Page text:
I’ve been living in Singapore for almost 10 years now and I’ve probably mentioned this before, but not a whole lot happens here. Sure, it’s a great place to live and extremely safe, however, most things that are fun are either exceptionally expensive or just straight out illegal. Hardly any bands tour here, movies and TV shows are censored, you are even blocked from buying records from ebay.com that are deemed offensive! I once tried to buy an old, beaten up, albeit cheap copy of Blag Flag’s Nervous Breakdown e.p., but the sale was blocked because some punk dude back in the day had scribbled a swastika on it.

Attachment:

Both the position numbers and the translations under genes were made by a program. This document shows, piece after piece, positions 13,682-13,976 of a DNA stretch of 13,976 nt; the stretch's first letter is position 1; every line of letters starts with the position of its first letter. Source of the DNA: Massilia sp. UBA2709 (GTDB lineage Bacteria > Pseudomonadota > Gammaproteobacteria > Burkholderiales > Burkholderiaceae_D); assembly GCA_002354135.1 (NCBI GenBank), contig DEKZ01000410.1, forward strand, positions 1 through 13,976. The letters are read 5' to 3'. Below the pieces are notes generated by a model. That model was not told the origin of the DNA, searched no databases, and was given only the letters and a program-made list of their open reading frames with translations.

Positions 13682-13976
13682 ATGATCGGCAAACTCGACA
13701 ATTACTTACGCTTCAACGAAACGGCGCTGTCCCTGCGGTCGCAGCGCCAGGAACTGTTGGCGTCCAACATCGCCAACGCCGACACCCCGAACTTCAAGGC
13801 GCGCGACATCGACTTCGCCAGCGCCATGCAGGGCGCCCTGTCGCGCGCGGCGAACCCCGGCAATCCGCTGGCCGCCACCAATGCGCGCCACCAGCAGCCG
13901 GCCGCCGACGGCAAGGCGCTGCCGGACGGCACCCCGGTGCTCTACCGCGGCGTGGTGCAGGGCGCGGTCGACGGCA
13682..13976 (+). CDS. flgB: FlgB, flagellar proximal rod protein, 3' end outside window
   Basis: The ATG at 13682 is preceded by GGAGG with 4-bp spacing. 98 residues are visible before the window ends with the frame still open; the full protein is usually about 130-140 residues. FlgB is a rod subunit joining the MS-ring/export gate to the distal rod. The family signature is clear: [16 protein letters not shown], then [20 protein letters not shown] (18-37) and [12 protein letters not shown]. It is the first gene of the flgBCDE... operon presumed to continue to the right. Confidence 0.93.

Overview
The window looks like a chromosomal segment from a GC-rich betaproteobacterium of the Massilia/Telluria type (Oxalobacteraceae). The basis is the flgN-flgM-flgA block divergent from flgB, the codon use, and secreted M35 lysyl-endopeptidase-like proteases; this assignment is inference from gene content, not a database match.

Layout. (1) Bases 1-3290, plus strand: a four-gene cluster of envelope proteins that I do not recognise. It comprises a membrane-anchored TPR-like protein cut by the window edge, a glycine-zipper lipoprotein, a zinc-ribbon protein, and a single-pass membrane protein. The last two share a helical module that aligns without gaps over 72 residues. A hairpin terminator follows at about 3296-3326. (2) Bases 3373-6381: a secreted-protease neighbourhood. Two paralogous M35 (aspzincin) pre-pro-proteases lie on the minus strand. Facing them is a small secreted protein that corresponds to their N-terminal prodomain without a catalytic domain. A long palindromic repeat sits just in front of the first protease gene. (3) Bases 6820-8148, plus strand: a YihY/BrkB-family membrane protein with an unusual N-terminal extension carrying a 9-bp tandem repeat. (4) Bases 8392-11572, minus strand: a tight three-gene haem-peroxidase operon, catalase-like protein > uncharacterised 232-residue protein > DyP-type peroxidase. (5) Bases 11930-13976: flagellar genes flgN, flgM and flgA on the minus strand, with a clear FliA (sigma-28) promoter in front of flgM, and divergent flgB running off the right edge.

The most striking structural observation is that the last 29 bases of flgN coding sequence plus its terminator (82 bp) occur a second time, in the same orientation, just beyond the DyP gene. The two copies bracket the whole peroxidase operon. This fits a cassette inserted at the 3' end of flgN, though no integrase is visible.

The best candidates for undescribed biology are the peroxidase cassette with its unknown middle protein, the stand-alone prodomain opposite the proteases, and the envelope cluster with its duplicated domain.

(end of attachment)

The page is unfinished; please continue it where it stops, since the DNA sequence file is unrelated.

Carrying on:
But there are also a ton of things to love about living here and one of the main ones is how convenient it is to travel around the area, something we do a lot. If I were still living in Melbourne, you could tack an extra seven or eight hours on to the flight-time for any trip that we make, so for most people back in Australia, a trip to stay at a resort in Phuket, Thailand is something you could do maybe once a year at most, whereas it is only a 90-minute flight from here. This might make me seem like a spoilt bastard, and I guess in many ways I am now, but when Anna initially asked me a few weeks ago if I wanted to come on a trip that she had planned with a few friends just to hang out in a villa in Thailand, I had to think about it at first. It’s not that I didn’t want be able to sit in a private 5-star resort with personal chef’s and masseuses, complimented by unlimited day-drinking and our own pool, it was more the process of getting there that made me apprehensive. In 1994, an Australian band called Dave Graney ‘n’ the Coral Snakes released an album titled You Wanna Be There But You Don’t Wanna Travel and until several years ago, the title never made any sense to me. Now I totally get it. We have been doing a lot of traveling over the past decade, but especially in the last three years as Anna has become more respected in the field of ophthalmology, and the idea of going to the airport, dealing with all of the hassles of flying and airport staff on power-trips, coupled with the physical pain I go through when sitting on a plane just made me shudder, especially when we have some very long trips coming up over the next few months. Also, there were four other people going on the trip besides Anna and myself, three of whom are doctors and when the medical-talk starts, it can sometimes take a long time to end and I just can’t contribute to the conversation. That, and hearing medical horror stories just scares the crap out of me.